Here we analyzed the DNA methylation of 448 cervicovaginal smear samples for which we had microbiome data available [4] (see Additional file 1: Table S1 for the association between covariates and community-type). We split samples into a training (n = 311, 161 L-type, 150 O-type) and a validation set (n = 137, 71 L-type, 66 O-type) prior to analysis. These were stratified for age, immune cell proportion, and community-type (Additional file 1: Fig. S1, see also Additional file 1: Fig. S2 for overall species abundance). Previously, we found that methylation differences vary due to immune cell-type composition in cases compared to controls [14, 15], and it is therefore important to assess the level of cell-type heterogeneity in each cervical smear sample as a first step in the analysis pathway. This was accomplished by applying EpiDISH [16], an algorithm that infers the relative proportion of epithelial cells, fibroblasts, and seven subtypes of immune cells (ICs) in each sample. The estimated cell-type distributions were broadly similar between microbiota community-types (L and O) (Additional file 1: Fig. S3). Although we found eosinophils to be higher in O- compared to L-type samples, 95% and 99% of O- and L-type samples in the training set and 91% and 100% of O- and L-type samples in the validation set contained no eosinophils. Moreover, eosinophil cell proportions were a poor predictor of microbiota community-type under a logistic regression model trained in the training set (ROC AUC in the validation set was 0.54, 95% CI = 0.51–0.58). The total immune cell proportion was also not associated with microbiota community-type (ROC AUC in the validation set was 0.53, 95% CI = 0.43–0.63).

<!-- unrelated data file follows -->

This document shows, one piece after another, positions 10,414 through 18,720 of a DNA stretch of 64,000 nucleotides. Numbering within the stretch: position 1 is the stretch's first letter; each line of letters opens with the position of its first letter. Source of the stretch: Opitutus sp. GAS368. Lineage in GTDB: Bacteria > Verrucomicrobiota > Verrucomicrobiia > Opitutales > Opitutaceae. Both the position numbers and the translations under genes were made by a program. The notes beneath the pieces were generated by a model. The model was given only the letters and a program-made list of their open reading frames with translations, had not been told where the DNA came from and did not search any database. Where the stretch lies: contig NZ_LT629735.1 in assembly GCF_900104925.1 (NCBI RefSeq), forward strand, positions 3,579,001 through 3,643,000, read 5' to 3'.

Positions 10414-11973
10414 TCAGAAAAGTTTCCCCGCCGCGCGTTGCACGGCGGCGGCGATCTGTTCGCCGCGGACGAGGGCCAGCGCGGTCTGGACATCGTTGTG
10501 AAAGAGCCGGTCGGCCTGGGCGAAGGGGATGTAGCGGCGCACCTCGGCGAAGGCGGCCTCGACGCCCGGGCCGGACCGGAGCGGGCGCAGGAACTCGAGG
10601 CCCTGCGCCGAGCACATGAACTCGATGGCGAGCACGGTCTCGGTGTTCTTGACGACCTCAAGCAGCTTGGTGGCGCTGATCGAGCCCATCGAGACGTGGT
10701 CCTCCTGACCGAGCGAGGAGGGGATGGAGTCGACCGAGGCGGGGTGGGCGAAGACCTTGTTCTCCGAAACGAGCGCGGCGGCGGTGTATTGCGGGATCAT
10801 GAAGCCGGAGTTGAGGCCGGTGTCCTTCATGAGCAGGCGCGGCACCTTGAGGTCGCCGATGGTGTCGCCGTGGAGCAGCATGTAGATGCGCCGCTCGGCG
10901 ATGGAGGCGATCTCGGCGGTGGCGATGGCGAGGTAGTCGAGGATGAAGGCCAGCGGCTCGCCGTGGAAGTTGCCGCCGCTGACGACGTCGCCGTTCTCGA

Using the training set, we assessed the number of CpGs which were significantly differentially methylated in samples classified as community-type L and community-type O, by applying a logistic regression model adjusted for age and proportion of immune cells (IC, see “Methods” section). After adjustment for multiple comparisons (with false discovery rate, qvalue R package, version 2.16.0), 173,245 CpGs showed a significant difference between L- and O-type samples; 109,500 were hyper- and 63,745 were hypo-methylated in O-type samples. From this ranked list, the optimum input pool size of features for a linear classifier, determined under a penalized logistic regression model (see “Methods” section), was significantly enriched for CpGs that were the furthest away from CpG islands with a considerable over-representation of open sea CpGs (Fig. 1a). We further utilized the eFORGE tool [17] in order to search for enrichment of cell-type specific CpGs in the top 1,000 hyper- and hypo-methylated CpGs. The strongest enrichment was observed in hypo-methylated CpGs for cells that are part of the gastrointestinal tract (Fig. 1b). This suggests that women with a predominant O-type microbiota exhibit a cervicovaginal epigenome reflective of gastrointestinal differentiation that is less supportive of Lactobacilli colonization. Applying gene set enrichment analysis (GSEA, see “Methods” section), hyper-methylated CpGs were enriched for cancer-associated terms (Additional file 1: Fig. S4).

Fig. 1

Enrichment of input CpG feature space. a Input feature pool enrichment for CpG region. b Input feature pool enrichment for cell-type (eFORGE). See “Methods” section for details. See also Additional file 1: Fig. S4